Back in 1971 I was 20 years old and spending my junior year of college studying French language and culture at the Institut Catholique in Paris.
There was at that time in Paris a Latin American Student organization, UNICLAM, (where I would later become one of a number of regular hanger-outers at their office/hang-out) run by a couple of fun Peruvian guys named Cato and Lalo. I'd heard that this UNICLAM was organizing a 2-week bus tour to Italy over Christmas break to visit Rome, Florence, and Venice. I decided to go.
Though most of my fellow travellers were from Central and South America there was a pretty good representation on that bus from all over. There were kids from France, Cambodia, Spain, Israel, Jamaica, and about half a dozen Americans, a couple of whom I knew, though not well, from my classes at the Institut.
Everyone on the bus was friendly, and I found myself sitting next to a funny, outgoing Jamaican girl named Janine and across from a Parisian girl, Guenaele, and her Chinese-Cambodian boyfriend, Sin. We became a travel-buddy group during the bus ride, though it seemed that when we arrived in
our youth hostel in Rome the groups sort of reconfigurated, as groups will do on trips.
Janine, Guenaele and Sin joined up with Cato, his French girlfriend Dominique, two cute little American twin sisters from California named Jean and Joan, and Michel, our bus driver, who, when he wasn't driving, was a lively, funny member the group, sort of the life of the party.
I, on the the other hand, somehow defaulted to the official American group, three kids who'd come to Paris together on the same junior year abroad program (I'd come over by myself and wasn't with any college program) and who stuck to themselves, spoke English all the time, were jokey and cynical and by the end of the first day kind of boring.
I remember our first day touring around Rome my group ran into Janine, Sin, and Guenaele’s group a couple of times and, though I was having a good enough time with my little group, their group always looked like they were having a better time. Plus, being of a variety of nationalities, they all communicated in French, which was what I wanted to be doing. I really wanted to jump ship but wasn’t sure of the correct procedural for ditching one’s group and latching on to another. I didn’t know if the others, already a good-sized group, had room for one more tag-along.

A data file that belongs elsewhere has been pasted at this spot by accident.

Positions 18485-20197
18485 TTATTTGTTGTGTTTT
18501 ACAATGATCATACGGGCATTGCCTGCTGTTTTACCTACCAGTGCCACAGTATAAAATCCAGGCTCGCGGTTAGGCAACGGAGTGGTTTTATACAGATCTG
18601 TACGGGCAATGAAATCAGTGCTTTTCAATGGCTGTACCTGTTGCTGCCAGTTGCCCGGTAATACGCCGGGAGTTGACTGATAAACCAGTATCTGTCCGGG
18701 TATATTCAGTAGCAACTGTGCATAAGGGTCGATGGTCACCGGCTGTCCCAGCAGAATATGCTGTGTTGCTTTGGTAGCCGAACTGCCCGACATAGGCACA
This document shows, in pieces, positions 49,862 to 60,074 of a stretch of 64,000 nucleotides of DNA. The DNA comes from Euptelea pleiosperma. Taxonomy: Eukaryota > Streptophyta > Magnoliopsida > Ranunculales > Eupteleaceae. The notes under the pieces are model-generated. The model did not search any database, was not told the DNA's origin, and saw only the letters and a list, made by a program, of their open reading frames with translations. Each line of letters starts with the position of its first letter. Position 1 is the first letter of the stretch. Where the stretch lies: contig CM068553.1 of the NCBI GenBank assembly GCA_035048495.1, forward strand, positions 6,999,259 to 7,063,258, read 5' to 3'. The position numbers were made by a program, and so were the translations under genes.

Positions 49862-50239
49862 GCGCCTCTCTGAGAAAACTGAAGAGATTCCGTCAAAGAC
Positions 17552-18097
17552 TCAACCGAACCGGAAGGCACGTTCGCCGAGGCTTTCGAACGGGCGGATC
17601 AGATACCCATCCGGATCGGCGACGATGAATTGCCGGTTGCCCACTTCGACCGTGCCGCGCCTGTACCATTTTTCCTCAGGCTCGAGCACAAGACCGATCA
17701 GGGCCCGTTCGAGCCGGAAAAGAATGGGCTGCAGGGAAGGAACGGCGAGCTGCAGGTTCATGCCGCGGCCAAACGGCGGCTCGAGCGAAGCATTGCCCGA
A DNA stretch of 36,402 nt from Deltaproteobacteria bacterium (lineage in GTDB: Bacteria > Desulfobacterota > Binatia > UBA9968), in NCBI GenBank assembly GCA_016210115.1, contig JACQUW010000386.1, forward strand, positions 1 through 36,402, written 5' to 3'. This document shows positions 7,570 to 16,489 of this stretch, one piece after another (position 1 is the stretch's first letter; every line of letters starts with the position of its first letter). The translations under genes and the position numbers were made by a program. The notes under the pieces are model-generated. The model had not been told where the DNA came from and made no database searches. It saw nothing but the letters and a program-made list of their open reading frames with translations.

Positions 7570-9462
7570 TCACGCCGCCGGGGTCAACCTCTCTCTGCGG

On our second day in Rome I plotted my defection, which I vowed to attempt as soon as the next opportunity presented itself. And it did late in the morning that same day when we were in a museum and I saw the other group again.
I didn’t rush right over to them, but kept an eye on them and hoped for a natural-seeming segue to materialze.
And by luck one did.
It turned out that my compatriots were ready to leave the museum while the other group was still looking around. I seized the moment and with razor-quick-thinking told my group that I wanted to stay and look around a while longer. They didn’t respond as if they were going to miss me.
So I stayed in the museum and sort of trailed my target group at a plausible distance for a while, then gradually lessened the distance between us until I was next to Dominique. She said hello and I said hello then without any addtional conversational hors d'oeuvre I meekly asked, "Est-ce que je peux etre avec vous?" (Can I be with you all?)
Dominique's expression turned serious and she replied. "Non, tu ne peux pas etre avec nous." (No, you can't be with us).
Then she broke into a big laugh and said, "Bien sur, tu peux etre avec nous!" (Of course you can be with us!).
Sin and Guenaele, who'd watched the scene, came over smiling and stood on either side of me, each putting an arm around my shoulder.
"You looked so cute just now, like a little rabbit," said Guenaele.
Though I think she meant to a big rabbit, since this is how I looked back then: